How The Initiative Began
In 1990, an ad hoc group of women artists and writers, upset about the growing number of women in Minnesota being murdered by their partners or acquaintances, joined together with several other women’s organizations to form Arts Action Against Domestic Violence. These compassionate women felt an urgency to do something that would speak out against the escalating domestic violence in their state. They set out to create something that would commemorate the lives of the 26 women whose lives had been lost in 1990 as a result of domestic violence. After much brainstorming, the women began to design 26 free-standing, life-sized red wooden figures, each one bearing the name of a woman who once lived, worked, had neighbors, friends, family, children–whose life ended violently at the hands of a husband, ex-husband, partner, or acquaintance. A twenty-seventh figure was added to represent those uncounted women whose murders went unsolved or were erroneously ruled accidental. The organizers called the figures the Silent Witnesses
On February 18, 1991, more than 500 women met at a church across the street from the Minnesota State Capitol to showcase with the newly-constructed Witnesses lined up at the front of the sanctuary. The women formed a silent procession escorting the figures in single file across the street, up the steps, and into the State Capitol Rotunda for public viewing as statements about the tragedy of how their lives ended. The sheer volume of space the figures occupied spoke of their power… and the loss. The Silent Witness Exhibit was officially launched.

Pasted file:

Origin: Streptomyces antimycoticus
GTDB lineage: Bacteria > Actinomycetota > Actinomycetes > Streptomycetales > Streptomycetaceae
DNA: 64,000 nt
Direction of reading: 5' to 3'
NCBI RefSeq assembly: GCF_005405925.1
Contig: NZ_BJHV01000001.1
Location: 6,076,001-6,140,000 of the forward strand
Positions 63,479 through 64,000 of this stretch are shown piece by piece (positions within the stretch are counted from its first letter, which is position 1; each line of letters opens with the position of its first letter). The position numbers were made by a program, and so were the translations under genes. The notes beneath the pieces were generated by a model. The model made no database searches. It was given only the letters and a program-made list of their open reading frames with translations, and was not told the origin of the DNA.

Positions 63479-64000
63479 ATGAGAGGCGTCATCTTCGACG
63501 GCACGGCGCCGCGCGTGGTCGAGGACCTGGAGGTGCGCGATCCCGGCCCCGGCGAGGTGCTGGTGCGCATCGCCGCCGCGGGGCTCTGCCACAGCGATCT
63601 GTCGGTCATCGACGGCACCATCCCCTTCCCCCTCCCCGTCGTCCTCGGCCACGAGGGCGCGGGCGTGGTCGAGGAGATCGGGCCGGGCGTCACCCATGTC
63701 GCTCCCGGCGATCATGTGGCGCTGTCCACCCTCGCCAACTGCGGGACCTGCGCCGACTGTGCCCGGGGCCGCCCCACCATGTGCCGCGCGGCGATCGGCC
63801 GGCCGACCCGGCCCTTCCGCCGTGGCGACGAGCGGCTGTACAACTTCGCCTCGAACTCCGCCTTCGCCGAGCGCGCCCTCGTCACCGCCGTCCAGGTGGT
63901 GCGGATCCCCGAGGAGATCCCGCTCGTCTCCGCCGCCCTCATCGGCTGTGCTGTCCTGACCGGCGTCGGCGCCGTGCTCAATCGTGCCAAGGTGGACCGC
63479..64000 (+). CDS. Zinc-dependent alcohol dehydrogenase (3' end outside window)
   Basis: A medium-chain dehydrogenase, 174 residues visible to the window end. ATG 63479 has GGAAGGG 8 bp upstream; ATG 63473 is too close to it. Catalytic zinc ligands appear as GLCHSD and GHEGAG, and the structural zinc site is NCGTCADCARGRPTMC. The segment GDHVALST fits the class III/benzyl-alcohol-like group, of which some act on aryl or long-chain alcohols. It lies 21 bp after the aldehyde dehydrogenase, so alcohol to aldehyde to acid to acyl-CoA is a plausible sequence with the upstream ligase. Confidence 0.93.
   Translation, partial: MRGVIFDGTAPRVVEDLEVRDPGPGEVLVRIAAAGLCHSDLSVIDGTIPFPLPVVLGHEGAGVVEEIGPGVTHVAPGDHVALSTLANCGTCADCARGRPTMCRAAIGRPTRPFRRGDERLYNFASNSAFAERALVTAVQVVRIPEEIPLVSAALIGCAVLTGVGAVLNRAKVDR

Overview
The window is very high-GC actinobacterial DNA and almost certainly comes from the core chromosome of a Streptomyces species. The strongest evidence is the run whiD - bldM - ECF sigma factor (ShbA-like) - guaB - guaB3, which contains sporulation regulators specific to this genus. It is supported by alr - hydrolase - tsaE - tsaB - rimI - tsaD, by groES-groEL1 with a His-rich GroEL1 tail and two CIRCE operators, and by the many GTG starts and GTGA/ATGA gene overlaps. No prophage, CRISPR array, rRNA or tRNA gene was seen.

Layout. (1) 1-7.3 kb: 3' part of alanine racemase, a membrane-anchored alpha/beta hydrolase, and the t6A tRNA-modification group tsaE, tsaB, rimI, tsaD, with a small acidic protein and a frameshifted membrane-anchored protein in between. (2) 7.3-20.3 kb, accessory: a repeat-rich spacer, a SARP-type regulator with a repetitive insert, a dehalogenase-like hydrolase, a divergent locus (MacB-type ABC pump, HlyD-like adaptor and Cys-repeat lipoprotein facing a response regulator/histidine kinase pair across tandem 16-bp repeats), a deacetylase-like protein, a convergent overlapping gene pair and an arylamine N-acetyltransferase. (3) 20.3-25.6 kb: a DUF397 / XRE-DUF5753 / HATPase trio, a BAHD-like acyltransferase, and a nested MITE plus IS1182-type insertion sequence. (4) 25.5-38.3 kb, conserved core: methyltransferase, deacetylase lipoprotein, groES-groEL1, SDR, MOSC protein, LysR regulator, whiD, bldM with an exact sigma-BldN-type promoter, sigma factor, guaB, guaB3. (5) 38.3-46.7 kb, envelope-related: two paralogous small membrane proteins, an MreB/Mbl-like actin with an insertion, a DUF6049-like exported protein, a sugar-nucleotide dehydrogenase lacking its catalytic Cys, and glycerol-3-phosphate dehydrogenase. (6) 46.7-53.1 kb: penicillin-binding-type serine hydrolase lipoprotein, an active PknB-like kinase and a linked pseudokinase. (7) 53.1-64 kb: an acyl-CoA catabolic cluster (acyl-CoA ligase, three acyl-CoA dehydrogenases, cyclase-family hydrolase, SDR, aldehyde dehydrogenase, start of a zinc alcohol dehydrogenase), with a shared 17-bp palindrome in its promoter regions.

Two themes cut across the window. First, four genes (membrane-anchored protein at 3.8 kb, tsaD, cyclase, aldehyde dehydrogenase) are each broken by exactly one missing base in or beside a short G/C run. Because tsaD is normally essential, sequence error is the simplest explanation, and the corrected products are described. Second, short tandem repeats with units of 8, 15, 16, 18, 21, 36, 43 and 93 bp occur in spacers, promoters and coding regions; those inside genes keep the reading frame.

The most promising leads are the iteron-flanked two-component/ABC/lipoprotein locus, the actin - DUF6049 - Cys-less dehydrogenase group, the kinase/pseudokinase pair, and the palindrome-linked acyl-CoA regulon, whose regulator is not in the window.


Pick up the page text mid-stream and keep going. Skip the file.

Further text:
The National Initiative
Inspired by the impact of the Exhibit on many lives, a few of the project supporters came together with Janet Hagberg and Jane Zeller in 1994 with the determination to create a larger goal, namely the formation of a national initiative dedicated to the elimination of domestic murders. It was then that a five part process model evolved starting with the creation of Silent Witnesses Exhibits in all 50 states. Within one year a total of 800 Silent Witnesses had been created representing women who were killed as a result of domestic violence in seventeen states. The movement soon spread to Canada.